It was St Nicholas Day yesterday so I put my Christmas decorations up.
It's not a date-related tradition or anything, certainly not my tradition, but this year the day I spotted the box of decorations was 6th December so out they came and up they went. It would've been more accurate to use the conjunction 'and' rather than 'so', as in "It was St Nicholas Day yesterday and I put my Christmas decorations up", but that would have been a less hooky opening sentence.
You're supposed to store them in a box in the attic, but I don't have an attic.
Also they're not in a box, they're in one of those open-topped plastic storage cartons like you find on the pavement outside poundshops. Mine's blue. I also keep my Hallowe'en decorations in it, and a Happy Birthday banner, and a 40cm-long chunky pencil somebody once gave as a gift (I've never used it but it fits in this box if stored diagonally).
First out of the box is my Christmas tree.
I don't buy a fresh tree because that would be wasteful, not least because I go away over Christmas and it wouldn't be seen. Mine's artificial and only a foot tall. It's made from multiple strips of wire shoved into a wooden base, decorated with 'berries' and 'cones' and with a red ribbon tied on top. The branches all fold upwards for easier storage, although I usually bung it back in the box as is. I don't remember where it came from but it was probably a gift from the family in my early years of living alone, so I didn't feel like I was missing out.
I don't have any tinsel or baubles.
They're still in the family box, which I suspect is in an attic or at least at the back of a dark cupboard in Norfolk. Some of those baubles go back decades, especially the pinecone-shaped ones which I suspect my grandmother hung from her tree when she was only a mother. A highlight of unwrapping them was always reading the scraps of old newspaper they were wrapped in and see what was on TV back then. These days the house where our throwback decorations are stored no longer has a tree, and the main family tree is curated to a different thematic standard where mass-produced baubles and austerity angels simply don't fit in.
My fairy lights are always a trial to untangle and relight.
I always mean to wind them up sensibly, and I usually assume I have, but when I come back and start the unravelling it takes forever. It took over an hour last year, and all to no avail because they never relit, even after I'd given all the lights a nudge. I even changed the fuse bulb, because I had the foresight to keep the spares all those years ago, but that didn't help. I didn't fancy changing the 99 other ordinary bulbs because life's too short so the set's essentially dead. I miss having lights down my hallway, they really help to brighten the winter gloom, but the best time to buy a new set is in January not December so I'll have to wait.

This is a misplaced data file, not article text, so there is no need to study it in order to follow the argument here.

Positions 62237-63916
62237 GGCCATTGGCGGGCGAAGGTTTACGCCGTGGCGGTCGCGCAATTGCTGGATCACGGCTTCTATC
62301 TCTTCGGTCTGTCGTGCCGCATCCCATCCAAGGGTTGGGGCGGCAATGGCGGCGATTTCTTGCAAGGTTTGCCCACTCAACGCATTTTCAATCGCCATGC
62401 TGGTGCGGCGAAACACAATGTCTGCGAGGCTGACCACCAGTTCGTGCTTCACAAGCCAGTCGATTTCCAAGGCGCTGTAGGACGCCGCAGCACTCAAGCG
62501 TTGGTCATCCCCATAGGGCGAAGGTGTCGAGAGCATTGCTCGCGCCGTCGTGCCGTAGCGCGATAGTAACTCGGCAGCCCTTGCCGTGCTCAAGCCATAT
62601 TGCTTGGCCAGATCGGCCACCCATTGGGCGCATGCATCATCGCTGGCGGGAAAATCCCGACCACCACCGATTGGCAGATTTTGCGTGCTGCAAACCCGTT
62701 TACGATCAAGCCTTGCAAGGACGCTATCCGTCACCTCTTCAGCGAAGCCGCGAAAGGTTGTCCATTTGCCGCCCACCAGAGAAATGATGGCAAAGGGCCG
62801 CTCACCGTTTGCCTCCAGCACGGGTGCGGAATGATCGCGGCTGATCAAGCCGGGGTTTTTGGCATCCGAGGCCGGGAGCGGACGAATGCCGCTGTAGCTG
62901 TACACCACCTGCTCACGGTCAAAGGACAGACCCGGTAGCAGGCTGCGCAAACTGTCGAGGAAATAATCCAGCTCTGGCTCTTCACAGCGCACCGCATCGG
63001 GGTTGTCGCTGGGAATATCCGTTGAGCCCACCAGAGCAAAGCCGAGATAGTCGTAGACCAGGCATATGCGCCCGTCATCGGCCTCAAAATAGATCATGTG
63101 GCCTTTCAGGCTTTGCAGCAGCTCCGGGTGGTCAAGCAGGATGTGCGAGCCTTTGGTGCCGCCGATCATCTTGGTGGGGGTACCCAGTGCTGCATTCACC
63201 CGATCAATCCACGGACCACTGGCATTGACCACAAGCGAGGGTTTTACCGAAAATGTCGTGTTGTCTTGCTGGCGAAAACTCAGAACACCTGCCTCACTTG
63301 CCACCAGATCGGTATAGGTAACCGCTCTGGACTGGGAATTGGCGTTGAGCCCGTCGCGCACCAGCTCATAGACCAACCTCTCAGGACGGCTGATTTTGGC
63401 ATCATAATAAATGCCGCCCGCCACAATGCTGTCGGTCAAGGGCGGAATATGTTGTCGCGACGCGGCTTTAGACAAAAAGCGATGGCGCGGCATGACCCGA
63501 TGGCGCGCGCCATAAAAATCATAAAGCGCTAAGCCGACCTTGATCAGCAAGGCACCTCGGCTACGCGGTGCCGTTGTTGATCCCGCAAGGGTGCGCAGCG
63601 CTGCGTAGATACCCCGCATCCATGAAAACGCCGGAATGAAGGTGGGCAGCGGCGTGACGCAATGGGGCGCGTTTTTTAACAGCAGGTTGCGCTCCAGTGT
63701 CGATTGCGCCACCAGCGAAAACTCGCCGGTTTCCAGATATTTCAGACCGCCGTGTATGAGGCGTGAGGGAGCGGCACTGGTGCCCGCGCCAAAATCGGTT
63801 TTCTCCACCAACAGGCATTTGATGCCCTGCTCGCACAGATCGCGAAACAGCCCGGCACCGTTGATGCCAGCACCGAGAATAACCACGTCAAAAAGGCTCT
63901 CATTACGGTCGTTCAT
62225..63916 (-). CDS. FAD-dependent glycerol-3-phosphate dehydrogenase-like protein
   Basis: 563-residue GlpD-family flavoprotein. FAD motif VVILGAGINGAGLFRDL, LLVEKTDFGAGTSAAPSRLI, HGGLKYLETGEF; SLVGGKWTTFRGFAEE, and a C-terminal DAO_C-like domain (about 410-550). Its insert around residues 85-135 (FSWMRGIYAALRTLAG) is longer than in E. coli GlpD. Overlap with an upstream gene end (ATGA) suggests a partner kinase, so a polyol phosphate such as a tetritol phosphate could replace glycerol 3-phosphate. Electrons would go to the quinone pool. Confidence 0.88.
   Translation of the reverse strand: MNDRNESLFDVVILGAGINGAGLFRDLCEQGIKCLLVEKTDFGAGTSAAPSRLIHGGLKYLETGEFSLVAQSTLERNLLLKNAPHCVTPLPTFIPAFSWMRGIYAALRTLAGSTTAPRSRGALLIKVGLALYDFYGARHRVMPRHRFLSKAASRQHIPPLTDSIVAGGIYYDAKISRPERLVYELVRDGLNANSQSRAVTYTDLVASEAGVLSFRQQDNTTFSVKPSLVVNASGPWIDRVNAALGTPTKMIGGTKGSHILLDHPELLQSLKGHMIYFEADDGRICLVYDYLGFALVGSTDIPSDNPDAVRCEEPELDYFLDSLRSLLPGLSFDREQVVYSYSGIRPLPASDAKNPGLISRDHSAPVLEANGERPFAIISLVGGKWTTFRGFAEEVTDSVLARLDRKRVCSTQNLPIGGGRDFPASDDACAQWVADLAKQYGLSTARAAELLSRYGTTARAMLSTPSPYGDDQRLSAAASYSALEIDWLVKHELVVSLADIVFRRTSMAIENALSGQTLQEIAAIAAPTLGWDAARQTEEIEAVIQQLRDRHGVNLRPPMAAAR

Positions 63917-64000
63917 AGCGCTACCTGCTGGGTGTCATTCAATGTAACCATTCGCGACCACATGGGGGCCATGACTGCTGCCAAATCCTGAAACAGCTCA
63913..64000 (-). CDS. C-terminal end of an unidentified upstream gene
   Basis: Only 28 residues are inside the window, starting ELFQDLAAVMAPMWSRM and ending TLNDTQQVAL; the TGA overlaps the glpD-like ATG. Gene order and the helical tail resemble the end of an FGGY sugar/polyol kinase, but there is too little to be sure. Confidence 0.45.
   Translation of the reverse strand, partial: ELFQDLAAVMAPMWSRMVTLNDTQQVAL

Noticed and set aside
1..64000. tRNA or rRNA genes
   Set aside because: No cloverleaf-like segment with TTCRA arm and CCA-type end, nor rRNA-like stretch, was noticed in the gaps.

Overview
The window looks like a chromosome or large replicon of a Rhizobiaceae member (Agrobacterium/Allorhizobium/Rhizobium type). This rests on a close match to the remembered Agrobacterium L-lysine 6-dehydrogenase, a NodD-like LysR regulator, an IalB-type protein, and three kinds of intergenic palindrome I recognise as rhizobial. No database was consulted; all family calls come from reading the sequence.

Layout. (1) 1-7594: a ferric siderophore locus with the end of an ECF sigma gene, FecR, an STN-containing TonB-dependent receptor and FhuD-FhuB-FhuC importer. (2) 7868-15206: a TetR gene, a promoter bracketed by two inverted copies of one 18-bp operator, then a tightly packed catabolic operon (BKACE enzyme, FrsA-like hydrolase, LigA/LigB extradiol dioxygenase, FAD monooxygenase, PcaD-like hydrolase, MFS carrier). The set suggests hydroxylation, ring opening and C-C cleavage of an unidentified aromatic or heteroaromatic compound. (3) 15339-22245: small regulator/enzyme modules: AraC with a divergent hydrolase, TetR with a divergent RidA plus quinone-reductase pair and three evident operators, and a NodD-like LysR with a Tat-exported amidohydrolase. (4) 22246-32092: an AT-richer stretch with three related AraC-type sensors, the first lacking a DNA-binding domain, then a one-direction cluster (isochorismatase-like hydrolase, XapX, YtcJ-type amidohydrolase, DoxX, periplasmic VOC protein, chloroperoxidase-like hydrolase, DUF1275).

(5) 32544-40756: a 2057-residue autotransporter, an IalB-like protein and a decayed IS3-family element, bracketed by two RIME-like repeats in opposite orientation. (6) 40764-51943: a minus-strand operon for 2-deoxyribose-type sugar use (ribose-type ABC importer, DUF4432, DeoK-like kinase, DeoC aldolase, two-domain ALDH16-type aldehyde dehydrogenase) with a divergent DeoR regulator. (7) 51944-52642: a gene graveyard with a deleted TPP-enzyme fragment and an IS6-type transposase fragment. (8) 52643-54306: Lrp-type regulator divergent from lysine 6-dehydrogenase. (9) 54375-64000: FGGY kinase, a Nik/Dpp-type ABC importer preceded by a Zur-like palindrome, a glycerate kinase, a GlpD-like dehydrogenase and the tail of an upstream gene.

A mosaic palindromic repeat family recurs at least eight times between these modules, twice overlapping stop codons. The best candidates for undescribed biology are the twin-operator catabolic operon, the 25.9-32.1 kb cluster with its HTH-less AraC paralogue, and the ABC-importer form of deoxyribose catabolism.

My main decorations are a set of eight soft toy Christmas characters.
They're about 15cm high and have a gold thread sticking out of their heads so you can hang from something, probably a tree. Mine just stand up. They came from Costco, a generic set of eight which I was surprised to discover I actually liked rather than all the other festive tat they had on the shelves. They were bought in October 1999 during the week my last relationship combusted, as part of a last chance burst of retail therapy. The day's purchases included a dustbuster and an entirely unnecessary champagne bucket and totalled £202. I resented paying given we'd be splitting up imminently, but I made sure I walked away with the soft toy characters and this'll be their 25th Christmas.
The penguin has taken up position beside my digital radio.
The reindeer is alongside, above Frazier Chorus.
The snowman is sitting between two dusters.
The toy soldier stands in front of my barometer.
The polar bear is on the shelf beside my dead laptop.
Santa Claus is balanced on my wipeclean whiteboard.
The brown bear sits atop an empty Mini-Cheddars tub.
The gnome is blocking the infrared window on the video recorder.
I move them around every year, there isn't a set position, but the windowsill and the top of the CD rack are the prime positions. The Mini Cheddars were one of last year's Christmas presents and this is the first time the empty tub has been useful. The barometer was also a Christmas present but a long time ago because it was 'made in the GDR'. The snowman is the worst at sitting upright. Don't worry about the gnome getting in the way, I won't be watching any videos over Christmas.
I also blew up my inflatable Santa.
I'm pretty sure this was given to me by a mischievous colleague at work, every workplace has one, thanks Val. It has all sorts of connotations but it's just an innocent inflatable flat-faced gentleman with a big sack and an erect hat. It took me five blows.
I have another Santa on a bike.
Finally I balanced my Mum's last Christmas card on the telly.
The card's hand-stitched and an unusual shape, and I keep it in the original envelope (postmarked 11th December 2009) so I don't mislay it between Christmases. The photo shows it on top of my old telly where it was much easier to get it to stand up. My new telly has no cathode ray tube so it's much harder to balance it, and a light draught or a bit of nearby hoovering can cause it to topple. The top of the telly is the closest my living room comes to having a 'pride of place', or at least it's the direction I'm most likely to be looking. I have alas just noticed I've positioned it slightly off-centre, maybe two centimetres too far to the right, but I'm not moving it because there's no guarantee I could get it to stand up again.
I only have one other card so far, but there's plenty of time.